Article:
The post-explosion phase captured by Cyril in Costa Brava, Lebanon is what moves us the most; the behind-the-scenes moments that are needed to move forward. We see Saleh Bakri, a Palestinian actor living in Haifa, detained at Beirut airport for passport reasons. We witness his respectful silence, his resilience in the name of art, and his patient, humble presence before the camera and in front of children as a journey toward humanity. Myriam Sassine, the producer, is a war journal herself. Everything lays in her — sometimes dark — humor, her -— sometimes nervous — laughter, and the daily wars accompanying Lebanese people: COVID, weather disasters, film editing and mixing to the pace of a generator, and the absurdity of being Lebanese. A team member, “foreign” to all this, asks about the name of the person “responsible” for the generator. Laughter ensues. Everything turns surreal, yet the team perseveres with daily tasks… “until windows are replaced, houses rehabilitated, and the next explosion awaited.” Cyril’s film is the one that unfolds in our collective unconscious, in fast-forward. “How mad men could be!”
Mounia Akl is poignant in this film. We see the woman behind the director, capturing experiences, swallowing deep emotions, continuing her work, and yet constantly questioning herself, her parents, the city, and the world. Her inquiries align with those of Cyril Aris behind his camera. Time stands still in a stolen space, away from pain and destruction, in the words of Mounia’s father, Ziad Akl, urban planner and director of the urban planning institute at ALBA. He discusses with his daughter forgetfulness, a haunting specter that erases the memory of a generation constantly facing destruction. This forgetfulness pertains not to the passage of time, but to the daily brutal reality of Lebanese life and the devastatingly ordinary news of politicians. Is the only aspiration for a creative youth to leave their family nests? “This scene is inserted at the end of the film because it offers a profound conclusion through Ziad Akl’s philosophy,” Cyril states. “Being constantly in a state of crisis pushes Lebanese youth to prove themselves even more. This is why they excel in all fields, especially in art, both in Lebanon and abroad, driven by a desire to create,” the director continues.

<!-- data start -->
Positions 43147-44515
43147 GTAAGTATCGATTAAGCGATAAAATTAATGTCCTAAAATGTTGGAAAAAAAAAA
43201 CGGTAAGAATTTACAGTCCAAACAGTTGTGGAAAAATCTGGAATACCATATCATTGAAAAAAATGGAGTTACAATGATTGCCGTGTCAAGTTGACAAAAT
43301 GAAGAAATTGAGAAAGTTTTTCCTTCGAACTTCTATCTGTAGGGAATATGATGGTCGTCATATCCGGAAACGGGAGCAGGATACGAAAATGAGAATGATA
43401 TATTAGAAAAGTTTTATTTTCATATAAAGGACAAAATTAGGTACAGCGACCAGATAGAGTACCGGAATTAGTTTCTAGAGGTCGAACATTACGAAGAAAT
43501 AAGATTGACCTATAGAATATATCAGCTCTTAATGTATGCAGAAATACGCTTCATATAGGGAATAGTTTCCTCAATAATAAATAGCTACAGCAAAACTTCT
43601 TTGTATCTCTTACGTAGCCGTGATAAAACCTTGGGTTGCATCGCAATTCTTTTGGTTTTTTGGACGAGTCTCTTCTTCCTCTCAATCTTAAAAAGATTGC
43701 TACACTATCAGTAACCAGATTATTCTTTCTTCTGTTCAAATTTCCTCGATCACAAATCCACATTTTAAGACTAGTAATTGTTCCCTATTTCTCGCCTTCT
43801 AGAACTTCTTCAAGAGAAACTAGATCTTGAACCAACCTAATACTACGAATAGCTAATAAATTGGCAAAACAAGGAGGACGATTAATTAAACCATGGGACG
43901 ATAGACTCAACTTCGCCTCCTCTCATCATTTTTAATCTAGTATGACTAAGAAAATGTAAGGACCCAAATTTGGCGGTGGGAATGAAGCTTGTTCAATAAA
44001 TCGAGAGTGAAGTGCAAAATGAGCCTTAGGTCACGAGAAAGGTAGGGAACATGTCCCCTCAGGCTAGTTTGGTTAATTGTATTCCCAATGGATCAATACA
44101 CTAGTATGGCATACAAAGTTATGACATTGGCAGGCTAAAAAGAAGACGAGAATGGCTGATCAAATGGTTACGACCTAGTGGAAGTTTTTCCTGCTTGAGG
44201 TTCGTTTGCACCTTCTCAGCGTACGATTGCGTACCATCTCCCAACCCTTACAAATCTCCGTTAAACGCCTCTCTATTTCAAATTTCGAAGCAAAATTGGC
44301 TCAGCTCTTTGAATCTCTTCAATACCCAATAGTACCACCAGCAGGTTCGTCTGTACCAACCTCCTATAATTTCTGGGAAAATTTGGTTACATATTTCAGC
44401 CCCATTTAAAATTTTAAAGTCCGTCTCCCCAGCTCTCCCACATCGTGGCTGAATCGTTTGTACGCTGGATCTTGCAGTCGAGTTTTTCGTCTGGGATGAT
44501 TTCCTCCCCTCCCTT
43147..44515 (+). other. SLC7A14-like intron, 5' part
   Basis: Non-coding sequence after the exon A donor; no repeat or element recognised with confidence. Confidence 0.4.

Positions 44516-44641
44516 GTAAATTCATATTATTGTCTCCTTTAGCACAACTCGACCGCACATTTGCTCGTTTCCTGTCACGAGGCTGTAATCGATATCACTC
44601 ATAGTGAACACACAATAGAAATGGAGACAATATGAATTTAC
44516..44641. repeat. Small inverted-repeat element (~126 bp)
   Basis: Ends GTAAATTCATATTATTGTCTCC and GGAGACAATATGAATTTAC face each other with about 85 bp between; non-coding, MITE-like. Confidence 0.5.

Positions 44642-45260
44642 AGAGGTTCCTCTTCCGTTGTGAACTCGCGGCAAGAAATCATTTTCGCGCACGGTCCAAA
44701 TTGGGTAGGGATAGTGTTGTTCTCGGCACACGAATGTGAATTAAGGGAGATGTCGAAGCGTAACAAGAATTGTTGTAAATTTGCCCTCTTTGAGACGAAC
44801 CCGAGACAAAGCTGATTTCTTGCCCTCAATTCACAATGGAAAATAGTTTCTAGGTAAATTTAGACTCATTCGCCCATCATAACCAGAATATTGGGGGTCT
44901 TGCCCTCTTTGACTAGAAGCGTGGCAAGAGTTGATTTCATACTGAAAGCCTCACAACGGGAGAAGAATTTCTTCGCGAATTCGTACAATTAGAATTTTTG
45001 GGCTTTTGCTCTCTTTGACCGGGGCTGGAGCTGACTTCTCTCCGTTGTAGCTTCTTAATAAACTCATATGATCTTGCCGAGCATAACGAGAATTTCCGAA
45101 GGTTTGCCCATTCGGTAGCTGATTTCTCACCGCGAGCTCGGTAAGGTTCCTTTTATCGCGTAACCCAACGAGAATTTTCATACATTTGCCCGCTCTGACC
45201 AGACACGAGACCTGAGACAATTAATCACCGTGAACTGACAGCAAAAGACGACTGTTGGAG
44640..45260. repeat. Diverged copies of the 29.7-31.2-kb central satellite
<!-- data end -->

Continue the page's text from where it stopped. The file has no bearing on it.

In Mounia’s eyes, passing by the port of Beirut, perhaps en route to the airport, we find all the answers in the world. Cyril’s film is disturbing, touching, and sensitive, interspersed with scenes from Maroun Baghdadi’s film, Whispers (1980), in a parallel spiral to his own, as it follows poet Nadia Tueini across post-war Lebanon. Through this cinema within cinema action, paying homage to the art of the past and present, the director traces the cyclic story of Lebanon, a country endlessly scarred by relentless questions and endless films. Documentaries intertwined with real-life fiction embed themselves in the memory of time. From the poetry of imagery and beings, everything emanates, latent or exposed, ready to explode. Facing Cyril’s film, a metaphorical Dancing on the Edge of a Volcano, inspired by a sentence from Baghdadi’s scenes, we confront our internal wars and emotional volcanoes, mirroring this artistic fresco, and in turn, we dance on a volcano. Beirut, “You will ask me why I was late… and I will tell you where I was…”
Addressing Beirut, Mounia Akl says, “You will ask me why I was late… and I will tell you where I was…” And you, where do you stand in your relationship with Beirut in time and space?
It’s difficult to answer this question because it was one of the main themes of the film. That’s why I also included excerpts from Baghdadi’s film. It’s the eternal question of the Lebanese; those who left Lebanon and no longer want to hear about it, and those who, on the contrary, want to stay there at all costs… We find ourselves on this broad spectrum between these two extremes — this coexistence of love and hate. The question remains unanswered because it is part of the Lebanese identity. Finally, regarding cinema, it’s tough to find funds to produce a Lebanese film without necessarily going through another country, in this case, Europe. I would say that I find myself, like many other filmmakers, quite nomadic…